154 Fruit of Light, Ephesians 5:9.

In Ephesians 5:9 we find an interesting difference between the King James Version versus the New International Version, as is the case also with most modern translations. Yet it is only when we study the deeper meaning and application of the words that we understand the significance of this difference.
“…(For the fruit of the Spirit is in all goodness and righteousness and truth;) Proving what is acceptable unto the Lord.” (KJV)
“…(for the fruit of the light consists in all goodness and righteousness and truth) and find out what pleases the Lord.” (NIV)
Was Paul talking of the fruit of the “Spirit”, or of the fruit of the “Light”?

1. External Criteria.
Our first criterion is to study which variation is represented by which manuscripts. It is obvious that the older manuscripts are nearer to the original autograph and therefore has a greater chance to be without alterations that could happen due to the process of the copying of the manuscripts.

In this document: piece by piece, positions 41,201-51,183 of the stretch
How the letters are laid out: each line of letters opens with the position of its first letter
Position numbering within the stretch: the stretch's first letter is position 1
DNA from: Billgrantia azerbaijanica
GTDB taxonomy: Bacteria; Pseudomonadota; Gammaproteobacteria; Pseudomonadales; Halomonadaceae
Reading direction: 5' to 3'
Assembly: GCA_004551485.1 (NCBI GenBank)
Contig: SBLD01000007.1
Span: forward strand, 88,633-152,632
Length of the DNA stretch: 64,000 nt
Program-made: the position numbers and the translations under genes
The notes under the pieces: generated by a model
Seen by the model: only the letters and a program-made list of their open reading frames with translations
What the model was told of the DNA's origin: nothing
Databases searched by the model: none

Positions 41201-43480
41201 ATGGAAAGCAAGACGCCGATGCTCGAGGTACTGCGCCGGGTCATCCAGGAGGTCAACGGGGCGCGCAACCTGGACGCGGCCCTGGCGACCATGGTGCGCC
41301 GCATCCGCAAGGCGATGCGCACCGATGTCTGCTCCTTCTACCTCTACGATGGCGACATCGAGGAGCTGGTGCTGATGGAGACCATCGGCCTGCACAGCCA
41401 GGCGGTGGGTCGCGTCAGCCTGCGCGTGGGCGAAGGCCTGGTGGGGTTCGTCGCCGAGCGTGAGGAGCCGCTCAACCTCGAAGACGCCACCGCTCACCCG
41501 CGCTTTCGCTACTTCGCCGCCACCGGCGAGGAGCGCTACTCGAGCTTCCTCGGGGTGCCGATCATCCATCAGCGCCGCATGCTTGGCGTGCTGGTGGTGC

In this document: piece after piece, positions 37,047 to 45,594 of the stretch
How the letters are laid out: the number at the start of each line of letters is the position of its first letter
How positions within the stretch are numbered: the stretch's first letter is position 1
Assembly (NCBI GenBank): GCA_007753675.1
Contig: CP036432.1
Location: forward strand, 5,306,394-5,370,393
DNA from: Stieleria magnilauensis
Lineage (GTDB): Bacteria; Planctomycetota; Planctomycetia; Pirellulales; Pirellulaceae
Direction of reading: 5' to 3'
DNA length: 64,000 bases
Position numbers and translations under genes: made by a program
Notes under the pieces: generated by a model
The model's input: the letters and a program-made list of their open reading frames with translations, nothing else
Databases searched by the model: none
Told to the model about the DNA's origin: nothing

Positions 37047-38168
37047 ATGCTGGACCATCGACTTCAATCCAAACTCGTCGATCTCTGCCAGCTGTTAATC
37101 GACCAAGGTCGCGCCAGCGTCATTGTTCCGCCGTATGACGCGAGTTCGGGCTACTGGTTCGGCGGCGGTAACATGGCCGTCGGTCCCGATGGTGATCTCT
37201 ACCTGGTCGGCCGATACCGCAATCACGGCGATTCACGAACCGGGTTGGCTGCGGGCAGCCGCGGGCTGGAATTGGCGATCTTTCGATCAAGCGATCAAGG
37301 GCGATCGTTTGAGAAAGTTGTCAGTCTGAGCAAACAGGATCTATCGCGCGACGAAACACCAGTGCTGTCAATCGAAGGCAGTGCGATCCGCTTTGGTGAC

Ephesians 5:9

Variation: Fruit of the Light Fruit of the Spirit
Witneses Greek: Translations: Church Fathers: Greek: Translations: Church Fathers:
101-200 Papyrus46
201-300 Papirus 49 Sahidic Origen*, Gregory-Thaumaturgas
301-400 Sinaiticus, Vaticanus Bohairic,
Vulgate,
Gothic
Ambrosiaster, Lucifer, Victorinus-Rome
401-500 Alexandrinus, Bezae 2 Syriac,
Armenian,
1 Old Latin
Jerome, Augustine, Euthalius Chrysostom*, Theodore, Theodoret
501-600
601-700 1 Syriac
701-800 Mosquensis, Atous- Laurae John-Damascus
801-900 Boernerianus,
Porphyrianus, Minuscule 33
4 Old Latin
901-1000 2 Old Latin Byzantine Manuscripts, Lectionary
1001-1600 8 Minuscules 3 Old Latin 13 Minuscules

Up to the year 500 A.D. “…fruit of Light…” is represented by Papyrus 49 (±250 A.D.) as well as 4 Uncial Codices, as well as eight Antique Translations and eight Church Fathers. Another two uncial codices and nine minuscules and also nine Ancient Translations dated after 800 A.D. have the same version.